Are you an educated woman who understands the meaning of consent and knows how to use your voice? You might be a witch. Are you a woman who knows how to exude pleasure as a invitation to creation? You might be a witch. Are you a woman who prefers essential oils, herbs, sitz baths, pussy steams, manual masturbation, and tracking her moon cycle over pharmaceutical care, sterilizing tampons, jackhammer vibrators, and ignorance of her body’s cycles and rhythms? You are definitely a witch.

Witches understand that life, love, spiritual practice, body size, and health all have cycles and rhythms. We humans have seasons just like nature does. The mystical arts were practiced by oppressed societies and ethnic minorities for years. And, you guessed it, white men were like, “No, that’s bad. We must impose our will over these classes.” It’s still happening.

This is an article, so I’ve reserved the deep anthropology of witches for a topic of learning in my witch school. Suffice to say, women were burned, drowned, raped, oppressed, hurt, lied to, and objectified for a long-ass time. It’s still happening.

But, witches have a say in this. In fact, the modern witch revival might just be at the leading edge of the women’s empowerment conversation.
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The witch conversation

In my point of view, the threshold of being a witch is a twofold process.

First, a woman owns her fire, her rage, and her anger. Second, she learns how to impact, influence, and alchemize the conversation about women’s role in society. It’s not man-bashing, because fatherless men have been hurt by the patriarchy as well.

It’s not burning sage, going to some fucking festival, and abusing DMT, and being a witch isn’t an ego trip. True witches are guardians who understand that speaking is “spell-ing”—your words matter.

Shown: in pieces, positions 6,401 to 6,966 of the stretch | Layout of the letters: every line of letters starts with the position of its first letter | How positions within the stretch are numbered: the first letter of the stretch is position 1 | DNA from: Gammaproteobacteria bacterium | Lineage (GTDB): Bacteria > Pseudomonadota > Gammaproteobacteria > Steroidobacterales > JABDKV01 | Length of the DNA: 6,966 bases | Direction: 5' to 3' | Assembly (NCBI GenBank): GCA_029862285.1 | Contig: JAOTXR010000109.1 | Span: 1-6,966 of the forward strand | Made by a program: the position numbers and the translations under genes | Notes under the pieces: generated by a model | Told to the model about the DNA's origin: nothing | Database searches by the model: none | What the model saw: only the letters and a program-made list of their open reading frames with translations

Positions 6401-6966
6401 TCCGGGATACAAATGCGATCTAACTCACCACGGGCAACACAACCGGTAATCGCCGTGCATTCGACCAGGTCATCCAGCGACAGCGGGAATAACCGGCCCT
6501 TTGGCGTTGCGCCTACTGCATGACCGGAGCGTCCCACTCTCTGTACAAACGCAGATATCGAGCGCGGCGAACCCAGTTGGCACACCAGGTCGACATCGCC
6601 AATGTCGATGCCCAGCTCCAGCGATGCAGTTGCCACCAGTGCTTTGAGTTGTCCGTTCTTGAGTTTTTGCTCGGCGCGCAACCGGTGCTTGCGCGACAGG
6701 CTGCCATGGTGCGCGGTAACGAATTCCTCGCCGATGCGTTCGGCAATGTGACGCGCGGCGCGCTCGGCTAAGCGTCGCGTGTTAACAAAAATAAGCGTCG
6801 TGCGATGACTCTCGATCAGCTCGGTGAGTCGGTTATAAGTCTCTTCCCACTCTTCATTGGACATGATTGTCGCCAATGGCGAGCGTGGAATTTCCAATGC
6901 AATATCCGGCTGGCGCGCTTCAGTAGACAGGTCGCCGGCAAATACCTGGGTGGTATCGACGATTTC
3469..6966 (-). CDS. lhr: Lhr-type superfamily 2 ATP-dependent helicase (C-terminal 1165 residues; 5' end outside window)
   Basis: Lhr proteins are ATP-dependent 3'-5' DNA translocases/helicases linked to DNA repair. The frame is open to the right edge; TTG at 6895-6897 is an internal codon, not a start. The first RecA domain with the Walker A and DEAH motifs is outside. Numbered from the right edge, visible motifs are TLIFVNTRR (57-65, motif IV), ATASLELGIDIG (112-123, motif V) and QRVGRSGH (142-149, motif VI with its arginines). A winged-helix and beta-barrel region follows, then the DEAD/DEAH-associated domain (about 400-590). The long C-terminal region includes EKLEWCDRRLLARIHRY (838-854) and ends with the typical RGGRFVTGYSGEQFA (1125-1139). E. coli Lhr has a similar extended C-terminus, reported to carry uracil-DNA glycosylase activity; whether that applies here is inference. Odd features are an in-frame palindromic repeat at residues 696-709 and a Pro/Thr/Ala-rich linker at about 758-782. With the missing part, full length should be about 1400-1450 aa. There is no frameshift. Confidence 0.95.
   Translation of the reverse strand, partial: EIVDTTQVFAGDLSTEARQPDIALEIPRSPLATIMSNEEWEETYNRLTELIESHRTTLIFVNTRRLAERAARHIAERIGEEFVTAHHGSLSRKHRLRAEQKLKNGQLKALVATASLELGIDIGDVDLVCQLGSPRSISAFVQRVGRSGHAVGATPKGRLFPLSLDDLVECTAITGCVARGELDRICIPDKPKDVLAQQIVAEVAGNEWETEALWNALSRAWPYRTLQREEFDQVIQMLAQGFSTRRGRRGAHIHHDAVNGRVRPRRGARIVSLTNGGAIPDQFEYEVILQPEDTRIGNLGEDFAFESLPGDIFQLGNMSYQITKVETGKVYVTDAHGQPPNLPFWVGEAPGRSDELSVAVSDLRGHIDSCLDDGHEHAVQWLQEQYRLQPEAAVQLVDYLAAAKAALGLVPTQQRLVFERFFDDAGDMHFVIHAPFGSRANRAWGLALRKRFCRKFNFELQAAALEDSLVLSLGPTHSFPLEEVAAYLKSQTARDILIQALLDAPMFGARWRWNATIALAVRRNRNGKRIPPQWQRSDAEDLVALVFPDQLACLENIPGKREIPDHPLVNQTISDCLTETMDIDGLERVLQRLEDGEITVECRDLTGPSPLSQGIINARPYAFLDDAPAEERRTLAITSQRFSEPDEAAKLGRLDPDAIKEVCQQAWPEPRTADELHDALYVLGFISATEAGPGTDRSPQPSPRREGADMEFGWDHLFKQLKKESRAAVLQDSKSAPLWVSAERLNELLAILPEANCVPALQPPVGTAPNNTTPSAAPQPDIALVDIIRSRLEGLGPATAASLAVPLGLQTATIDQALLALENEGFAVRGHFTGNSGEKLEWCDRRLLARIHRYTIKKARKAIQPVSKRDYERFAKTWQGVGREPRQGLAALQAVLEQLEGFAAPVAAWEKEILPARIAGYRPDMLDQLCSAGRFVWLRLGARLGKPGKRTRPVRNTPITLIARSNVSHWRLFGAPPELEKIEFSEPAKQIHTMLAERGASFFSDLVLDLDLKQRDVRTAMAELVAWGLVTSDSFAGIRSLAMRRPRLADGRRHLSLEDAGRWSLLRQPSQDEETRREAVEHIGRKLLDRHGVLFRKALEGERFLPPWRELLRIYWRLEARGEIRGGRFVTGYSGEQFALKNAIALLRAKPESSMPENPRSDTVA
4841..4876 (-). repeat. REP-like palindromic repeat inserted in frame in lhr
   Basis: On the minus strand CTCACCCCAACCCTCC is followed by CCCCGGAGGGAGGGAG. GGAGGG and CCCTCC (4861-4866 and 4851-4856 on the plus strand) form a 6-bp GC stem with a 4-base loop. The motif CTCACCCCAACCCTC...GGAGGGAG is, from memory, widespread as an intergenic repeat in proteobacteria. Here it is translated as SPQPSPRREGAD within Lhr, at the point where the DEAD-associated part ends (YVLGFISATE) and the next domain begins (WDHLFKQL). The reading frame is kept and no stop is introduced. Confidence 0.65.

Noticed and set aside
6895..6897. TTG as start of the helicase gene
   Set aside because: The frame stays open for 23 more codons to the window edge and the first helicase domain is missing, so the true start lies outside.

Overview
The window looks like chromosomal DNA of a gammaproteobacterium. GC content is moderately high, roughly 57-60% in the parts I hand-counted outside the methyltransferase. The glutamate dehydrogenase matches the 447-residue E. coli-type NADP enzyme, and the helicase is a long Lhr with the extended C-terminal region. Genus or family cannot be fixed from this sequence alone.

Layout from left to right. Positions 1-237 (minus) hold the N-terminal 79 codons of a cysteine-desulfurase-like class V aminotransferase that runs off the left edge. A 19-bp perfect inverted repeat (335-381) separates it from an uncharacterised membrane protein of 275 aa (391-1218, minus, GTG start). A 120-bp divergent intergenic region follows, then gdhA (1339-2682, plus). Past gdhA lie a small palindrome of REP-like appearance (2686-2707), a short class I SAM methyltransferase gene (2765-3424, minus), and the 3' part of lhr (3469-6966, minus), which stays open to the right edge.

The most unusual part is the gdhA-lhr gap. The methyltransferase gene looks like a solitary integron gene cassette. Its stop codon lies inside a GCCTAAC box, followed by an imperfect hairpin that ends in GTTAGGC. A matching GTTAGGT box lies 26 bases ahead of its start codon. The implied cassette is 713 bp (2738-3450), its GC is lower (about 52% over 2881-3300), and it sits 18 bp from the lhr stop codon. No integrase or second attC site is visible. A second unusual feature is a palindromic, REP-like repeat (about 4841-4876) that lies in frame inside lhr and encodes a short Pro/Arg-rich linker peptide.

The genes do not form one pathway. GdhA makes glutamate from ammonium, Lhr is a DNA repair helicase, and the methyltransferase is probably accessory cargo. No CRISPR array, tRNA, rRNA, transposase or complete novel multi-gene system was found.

The entry point to our most potent magic is through our wounds, many of which come from the violent nature of the patriarchy.

In the psychological community, the practices of a witch look like Cognitive Behavioral Therapy or Dialectical Behavior Therapy.

For me, being a witch is not a religious practice—I have Christianity for that. Rather, being a witch is about knowing just how incredibly powerful, magical, and relevant I am as a woman, no matter my age, sexual expression, aesthetic, or social status.

As my lover so whimsically said, “You can take a witch to Target.” We are everywhere.

And the next time you look in the mirror, you just might see a witch.

author: Rebekah Freedom

Image: JJ Jordan/Unsplash

Editor: Kelsey Michal

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Paul Ranney Jan 16, 2019 3:55pm

Especially like your definition of witch as wise woman; realize then that most of my friends in female form fit that definition; thanks.

Elizabeth Broadfoot Dec 12, 2018 7:08am

We are everywhere.

Wanda LeBlanc Dec 9, 2018 6:06pm

I love this article. So very well said. I am a Christian too but totally identify with. I could say a lot more but I won’t. Wonderful words!

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Rebekah Freedom

Rebekah Freedom McClaskey is a Breakup Specialist and psychic. She offers one-on-one counseling in person and over the phone as well as hosts Breakup Rehab Support Group. She has a master’s degree in transpersonal counseling psychology from Naropa University. Rebekah is passionate about using her extensive knowledge of love and relationships to set people free. Listen to her podcast. To work with Rebekah visit her website and catch up with her on Facebook.